BBC Director Admits Anti-Christian Shows Acceptable, While Anti-Muslim Shows Seem Like Child Porn

Via Don Surber, we learn the London Daily Mail reported that BBC director-general Mark Thompson said that mockery of Christianity on British television was acceptable because Christianity was "an established part of our cultural-built landscape" which meant it was "a pretty broad-shouldered religion."

Thompson made these remarks after large Christian protests of the 2005 BBC2 broadcast of "Jerry Springer: The Opera." He conceded that the British broadcaster would never have aired a similar show about Mohammed because it could have had the same impact as a piece of "grotesque child pornography."  Let's review just how badly the Springer show mocked Jesus, Mary, and God:

Brent Bozell explained in a 2008 column the Christianity-trashing plot points:

 1. Springer is shot by accident by Ku Klux Klansmen dancing around a burning cross, and he’s then transported to Hell to do a Springer show. A disclaimer is shown that reads in part, "It may not be suitable for viewers without a strong grasp of Judeo-Christian mythology."

2. Jerry reads one of Satan's cue cards to introduce the next guest. Jerry hesitatingly reads that the guest is, "The hypocrite son of the fascist tyrant on high, Jesus of Nazareth." Jesus is fat, effeminate, and wearing a diaper.

3. Satan sings, "So he turned the water into wine, oooh! So he walked across the freaking seas, oooh! So you got yourself crucified. Here's a little biscuit from me." Satan holds up an off-white cookie that resembles the Eucharist. Jesus then grabs the biscuit from Satan and holds it above his head before throwing it down as he sings: "I am Jesus, son of man, son of Mary, son of God. So do not, do not, do not f--- with me. I do not want your biscuit. I want your love and your respect, for I am love and I love all mankind."

4. The chorus then sings, "Jesus is gay, Jesus is gay." Jesus yells at the choir to stop, but then admits, "Actually, I am a bit gay.”

5. Eve sings to Jesus that she shouldn't have been cast out of the garden for one simple mistake. Jesus responds that Eve had her chance, and she blew it.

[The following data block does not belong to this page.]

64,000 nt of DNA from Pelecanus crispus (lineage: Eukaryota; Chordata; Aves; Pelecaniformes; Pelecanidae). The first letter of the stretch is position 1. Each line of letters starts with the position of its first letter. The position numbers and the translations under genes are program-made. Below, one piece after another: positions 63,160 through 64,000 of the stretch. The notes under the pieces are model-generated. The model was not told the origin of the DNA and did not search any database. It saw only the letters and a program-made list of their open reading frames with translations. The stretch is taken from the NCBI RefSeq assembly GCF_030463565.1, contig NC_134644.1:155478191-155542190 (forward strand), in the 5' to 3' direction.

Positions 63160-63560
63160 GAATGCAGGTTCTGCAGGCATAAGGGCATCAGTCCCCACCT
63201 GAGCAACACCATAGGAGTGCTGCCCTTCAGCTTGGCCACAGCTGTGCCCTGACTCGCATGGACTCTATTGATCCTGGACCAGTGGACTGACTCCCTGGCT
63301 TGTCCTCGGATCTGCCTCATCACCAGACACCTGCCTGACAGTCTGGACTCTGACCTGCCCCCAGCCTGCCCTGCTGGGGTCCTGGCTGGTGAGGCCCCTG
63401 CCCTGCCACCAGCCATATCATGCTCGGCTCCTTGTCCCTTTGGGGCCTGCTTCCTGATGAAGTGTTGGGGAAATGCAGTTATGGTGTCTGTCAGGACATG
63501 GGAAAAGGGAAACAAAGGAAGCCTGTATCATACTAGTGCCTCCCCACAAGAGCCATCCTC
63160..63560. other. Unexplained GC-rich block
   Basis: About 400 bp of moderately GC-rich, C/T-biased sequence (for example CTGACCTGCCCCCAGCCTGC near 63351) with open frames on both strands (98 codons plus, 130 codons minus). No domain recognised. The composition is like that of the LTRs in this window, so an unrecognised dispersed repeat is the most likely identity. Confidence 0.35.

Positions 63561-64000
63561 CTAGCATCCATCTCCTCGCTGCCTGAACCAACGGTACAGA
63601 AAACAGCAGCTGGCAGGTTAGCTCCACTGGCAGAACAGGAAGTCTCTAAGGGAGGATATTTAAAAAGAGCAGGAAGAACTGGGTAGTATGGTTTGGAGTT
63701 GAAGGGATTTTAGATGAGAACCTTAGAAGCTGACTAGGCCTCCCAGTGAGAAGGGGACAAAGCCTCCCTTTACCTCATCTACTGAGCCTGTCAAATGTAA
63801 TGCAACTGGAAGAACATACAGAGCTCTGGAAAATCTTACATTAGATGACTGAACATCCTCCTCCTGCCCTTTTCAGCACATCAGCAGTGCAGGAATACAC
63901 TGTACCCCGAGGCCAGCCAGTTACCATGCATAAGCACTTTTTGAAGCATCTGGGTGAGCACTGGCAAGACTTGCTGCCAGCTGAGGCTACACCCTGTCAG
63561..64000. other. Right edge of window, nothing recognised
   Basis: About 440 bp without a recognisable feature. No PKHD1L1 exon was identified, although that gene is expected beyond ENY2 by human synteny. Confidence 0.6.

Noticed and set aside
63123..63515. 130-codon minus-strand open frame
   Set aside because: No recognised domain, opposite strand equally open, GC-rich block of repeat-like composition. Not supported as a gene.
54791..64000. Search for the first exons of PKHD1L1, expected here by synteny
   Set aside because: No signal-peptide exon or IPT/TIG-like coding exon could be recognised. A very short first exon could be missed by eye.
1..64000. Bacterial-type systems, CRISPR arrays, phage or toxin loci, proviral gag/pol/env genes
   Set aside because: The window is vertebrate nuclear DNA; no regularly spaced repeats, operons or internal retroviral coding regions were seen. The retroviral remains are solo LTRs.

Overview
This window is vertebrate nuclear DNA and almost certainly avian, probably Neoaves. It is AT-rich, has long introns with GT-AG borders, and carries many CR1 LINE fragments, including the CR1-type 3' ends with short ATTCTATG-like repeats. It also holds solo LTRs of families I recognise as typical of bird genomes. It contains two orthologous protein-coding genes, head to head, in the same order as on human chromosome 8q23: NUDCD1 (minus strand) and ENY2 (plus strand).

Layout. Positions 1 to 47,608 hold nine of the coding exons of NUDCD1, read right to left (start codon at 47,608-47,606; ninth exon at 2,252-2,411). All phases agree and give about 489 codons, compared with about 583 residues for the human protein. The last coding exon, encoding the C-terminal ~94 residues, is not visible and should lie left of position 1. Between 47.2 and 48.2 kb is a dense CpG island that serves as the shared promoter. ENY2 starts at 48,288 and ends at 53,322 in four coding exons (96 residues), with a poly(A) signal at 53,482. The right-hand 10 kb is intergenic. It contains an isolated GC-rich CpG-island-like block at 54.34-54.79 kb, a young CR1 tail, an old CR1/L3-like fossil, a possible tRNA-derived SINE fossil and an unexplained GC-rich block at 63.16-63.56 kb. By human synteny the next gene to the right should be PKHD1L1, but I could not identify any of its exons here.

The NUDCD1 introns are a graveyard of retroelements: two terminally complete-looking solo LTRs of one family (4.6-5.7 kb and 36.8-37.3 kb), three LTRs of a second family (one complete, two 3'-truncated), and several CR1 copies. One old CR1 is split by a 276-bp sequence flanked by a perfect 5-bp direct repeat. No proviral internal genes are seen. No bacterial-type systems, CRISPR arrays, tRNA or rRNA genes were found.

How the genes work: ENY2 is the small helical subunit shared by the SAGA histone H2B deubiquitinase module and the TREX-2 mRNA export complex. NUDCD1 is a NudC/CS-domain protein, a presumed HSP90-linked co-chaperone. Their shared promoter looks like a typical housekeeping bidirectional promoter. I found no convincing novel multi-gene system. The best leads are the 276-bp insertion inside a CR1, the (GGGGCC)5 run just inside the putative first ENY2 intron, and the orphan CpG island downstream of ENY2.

6. Eve reaches under Christ’s diaper and fondles his genitals. Jesus sings that he was crucified and Eve didn't even care. Eve and Jesus continue arguing and come to physical blows.

7. Springer introduces Mary, and the choir sings, "Raped by an angel, raped by an angel, raped by an angel, raped by God!" The Blessed Mother enters. She is angry and pointing at Jesus. She sings a song to him asking things like, "Where were you when I was getting old? Where were you when the children cried?" Satan sings back, "Jesus wasn't there. He didn't care."

This same BBC director-general Mark Thompson objected when one newspaper counted the number of swear words and multiplied by the number of cast members who proclaimed them, and came up with 8,000. Thompson claimed the profanity wasn’t offensive because it symbolized the “moral and linguistic poverty” of Springer’s universe. “It certainly didn’t feel gratuitous.”

All this was acceptable for British TV because Christianity is a "broad-shouldered" religion. Mr Thompson said: ‘Without question, “I complain in the strongest possible terms”, is different from, “I complain in the strongest possible terms and I am loading my AK-47 as I write”. This definitely raises the stakes.’ He elaborated:

"The point is that for a Muslim, a depiction, particularly a comic or demeaning depiction, of the Prophet Mohammed might have the emotional force of a piece of grotesque child pornography.

‘One of the mistakes secularists make is not to understand the character of what blasphemy feels like to someone who is a realist in their religious belief.’

When asked by his interviewer, the historian Timothy Garton Ash, if it was the case that the BBC wouldn’t dream of airing something ‘comparably satirical’ as Jerry Springer: The Opera about Mohammed, he said:

‘Essentially the answer to that question is yes.’

He added: ‘The idea you might want to… think quite carefully about whether something done, in quotes, in the name of freedom of expression, might to the Jew, or the Sikh, or the Hindu, or the Muslim, who receives it, feel threatening, isolating and so forth, I think those are meaningful considerations.’

This is, in short, the media discriminating against tolerant religions and favoring violent ones. How that makes liberalism look right or just is anyone's guess.

Tim Graham's picture


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